Business Week, May 25, 2006
China: Cultural Evolution
By Frederik Balfour in Shanghai
When the auctioneer's gavel went down at a Sotheby's sale in Hong Kong
in April, an anonymous Asian collector had bid more than $3.6 million
for an oil painting entitled Pink Lotus by Chinese artist Chang Yu, a
record for modern Chinese art. That sale -- at more than four times the
expected price -- was no freak occurrence. Prices for contemporary works
by Chinese artists have been skyrocketing as connoisseurs both
domestically and abroad have been snapping them up.
Such sums might seem modest next to the $95.2 million paid for Picasso's
Dora Maar au Chat in New York this spring. But there's no denying that
collectors worldwide are getting excited about China. "The art is
approachable for the Western eye and has an immediacy to the Westerner
with an interest in China," says Henry Howard-Sneyd, managing director
for Asia at Sotheby's. "It's an exciting, hip, and cool place to be
China's new contemporary works aren't just adorning the walls of
Manhattan apartments. Newly minted mainland millionaires are loading up,
too, helping to double or triple prices in the past 18 months. Gu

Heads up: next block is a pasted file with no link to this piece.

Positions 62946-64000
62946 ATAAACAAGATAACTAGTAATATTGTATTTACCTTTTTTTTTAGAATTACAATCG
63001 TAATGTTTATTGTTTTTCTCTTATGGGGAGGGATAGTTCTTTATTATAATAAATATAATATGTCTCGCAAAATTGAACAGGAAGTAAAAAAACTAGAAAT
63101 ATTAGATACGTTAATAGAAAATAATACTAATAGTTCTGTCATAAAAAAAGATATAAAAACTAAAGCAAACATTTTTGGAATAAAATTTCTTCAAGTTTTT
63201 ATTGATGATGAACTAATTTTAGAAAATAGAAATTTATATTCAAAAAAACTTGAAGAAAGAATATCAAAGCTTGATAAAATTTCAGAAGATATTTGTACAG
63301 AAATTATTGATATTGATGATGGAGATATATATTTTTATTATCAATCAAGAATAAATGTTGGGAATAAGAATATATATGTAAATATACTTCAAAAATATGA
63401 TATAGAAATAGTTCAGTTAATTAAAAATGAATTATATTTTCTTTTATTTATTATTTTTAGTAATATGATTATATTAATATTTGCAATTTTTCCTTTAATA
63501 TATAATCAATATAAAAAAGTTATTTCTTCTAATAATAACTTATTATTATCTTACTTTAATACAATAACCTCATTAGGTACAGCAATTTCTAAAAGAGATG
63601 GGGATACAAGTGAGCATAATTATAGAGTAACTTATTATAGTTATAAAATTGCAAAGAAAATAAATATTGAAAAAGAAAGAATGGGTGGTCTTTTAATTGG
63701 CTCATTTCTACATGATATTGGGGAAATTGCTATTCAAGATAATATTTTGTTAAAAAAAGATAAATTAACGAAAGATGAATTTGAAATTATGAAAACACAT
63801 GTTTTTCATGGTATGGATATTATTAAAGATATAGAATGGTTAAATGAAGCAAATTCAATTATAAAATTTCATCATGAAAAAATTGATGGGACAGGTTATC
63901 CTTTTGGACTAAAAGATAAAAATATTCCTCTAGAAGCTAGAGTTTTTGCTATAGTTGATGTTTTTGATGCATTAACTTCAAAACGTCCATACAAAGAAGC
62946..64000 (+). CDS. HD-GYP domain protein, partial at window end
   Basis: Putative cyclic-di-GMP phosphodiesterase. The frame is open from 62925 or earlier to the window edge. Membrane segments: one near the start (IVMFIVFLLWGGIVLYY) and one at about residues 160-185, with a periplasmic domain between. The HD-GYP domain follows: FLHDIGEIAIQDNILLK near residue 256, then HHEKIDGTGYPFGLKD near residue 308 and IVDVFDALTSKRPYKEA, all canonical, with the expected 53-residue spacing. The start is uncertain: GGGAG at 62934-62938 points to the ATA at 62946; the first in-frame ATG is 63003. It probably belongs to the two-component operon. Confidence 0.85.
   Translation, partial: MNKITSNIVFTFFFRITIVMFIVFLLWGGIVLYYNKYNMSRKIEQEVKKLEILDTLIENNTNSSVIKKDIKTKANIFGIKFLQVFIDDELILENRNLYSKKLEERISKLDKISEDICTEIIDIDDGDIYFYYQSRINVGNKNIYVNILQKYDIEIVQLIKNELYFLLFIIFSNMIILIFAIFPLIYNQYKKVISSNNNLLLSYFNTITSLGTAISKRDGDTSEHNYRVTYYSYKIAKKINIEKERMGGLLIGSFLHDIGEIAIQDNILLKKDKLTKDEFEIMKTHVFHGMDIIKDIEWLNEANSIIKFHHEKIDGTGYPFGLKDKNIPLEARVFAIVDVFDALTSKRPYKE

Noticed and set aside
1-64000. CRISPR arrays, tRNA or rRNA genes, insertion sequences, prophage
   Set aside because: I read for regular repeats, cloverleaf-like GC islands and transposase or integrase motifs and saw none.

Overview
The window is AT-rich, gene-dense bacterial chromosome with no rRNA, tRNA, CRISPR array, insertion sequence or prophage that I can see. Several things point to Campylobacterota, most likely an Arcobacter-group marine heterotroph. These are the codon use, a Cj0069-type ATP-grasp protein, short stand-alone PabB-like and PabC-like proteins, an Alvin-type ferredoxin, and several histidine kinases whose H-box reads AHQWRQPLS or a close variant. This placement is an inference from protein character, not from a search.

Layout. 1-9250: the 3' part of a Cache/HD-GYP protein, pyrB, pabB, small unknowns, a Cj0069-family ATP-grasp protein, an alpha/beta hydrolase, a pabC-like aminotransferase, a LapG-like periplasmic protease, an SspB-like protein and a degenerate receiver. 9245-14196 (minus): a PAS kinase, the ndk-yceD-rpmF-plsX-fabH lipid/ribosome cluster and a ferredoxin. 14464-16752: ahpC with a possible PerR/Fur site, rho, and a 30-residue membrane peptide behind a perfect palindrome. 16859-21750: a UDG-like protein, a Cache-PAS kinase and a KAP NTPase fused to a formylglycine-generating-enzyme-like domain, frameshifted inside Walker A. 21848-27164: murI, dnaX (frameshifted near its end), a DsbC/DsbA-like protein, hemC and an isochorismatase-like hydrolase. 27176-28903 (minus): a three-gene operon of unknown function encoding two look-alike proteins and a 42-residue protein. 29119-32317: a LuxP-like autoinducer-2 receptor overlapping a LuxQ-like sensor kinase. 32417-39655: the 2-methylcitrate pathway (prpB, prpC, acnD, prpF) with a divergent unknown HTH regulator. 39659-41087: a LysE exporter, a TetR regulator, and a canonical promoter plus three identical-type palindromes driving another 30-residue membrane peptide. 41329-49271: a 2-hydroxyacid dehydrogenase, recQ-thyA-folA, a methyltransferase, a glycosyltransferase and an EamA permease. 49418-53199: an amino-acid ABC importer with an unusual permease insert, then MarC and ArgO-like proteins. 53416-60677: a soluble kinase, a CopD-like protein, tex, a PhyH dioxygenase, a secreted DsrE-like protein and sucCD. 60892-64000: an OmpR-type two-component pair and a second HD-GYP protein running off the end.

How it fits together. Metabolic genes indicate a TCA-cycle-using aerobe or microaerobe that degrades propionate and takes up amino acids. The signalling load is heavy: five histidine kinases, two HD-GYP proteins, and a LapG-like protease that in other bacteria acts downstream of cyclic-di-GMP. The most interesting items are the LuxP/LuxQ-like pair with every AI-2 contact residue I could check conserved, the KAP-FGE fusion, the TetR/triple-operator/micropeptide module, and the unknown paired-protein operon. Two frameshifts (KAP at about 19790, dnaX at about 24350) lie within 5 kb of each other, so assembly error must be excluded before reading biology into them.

Wenda's 12-ft.-by-4-ft. ink paintings, which sold for $35,000 18 months
ago, now fetch as much as $150,000, while paintings by Paris-based Yang
Jie Chang have zoomed up to $100,000 from $30,000 or so.
Some of the most popular pieces are by the first generation of
avant-garde artists to emerge after the end of the Cultural Revolution.
Yue Minjun, who paints laughing figures with oddly uniform teeth, and
cynical realist painter Fang Lijun, whose trademark bald-headed
portraits are widely imitated, have garnered a huge following. Feng
Zhengjie's Andy Warhol-inspired portraits of Mao now sell for as much as
$62,000, more than triple the price 18 months ago.
Some argue that commercial success has discouraged artists from taking
risks and trying new styles. "A tremendous number of artists find a
formula and stick to it," says Elisabeth de Brabant, co-director of Art
Scene Warehouse gallery in Shanghai. But other strong selling artists,
such as Zeng Fanzhi (whose influences include Francis Bacon) and Zhang
Xiaogang (best known for his ethereal portraits based on old
photographs), continue to stake out new ground.
Is the market getting overheated? Not yet, say experts, who point out
that Chinese artists still look cheap when compared with their Western
counterparts. But that gap will steadily narrow as increasingly affluent
Chinese collectors buy works by their compatriots. "In 10 years the most
expensive work of art [in the world] will be Chinese," says New York
dealer Michael Goedhuis. "It's a matter of national pride."
with kind regards,
Matthias Arnold (Art-Eastasia list)
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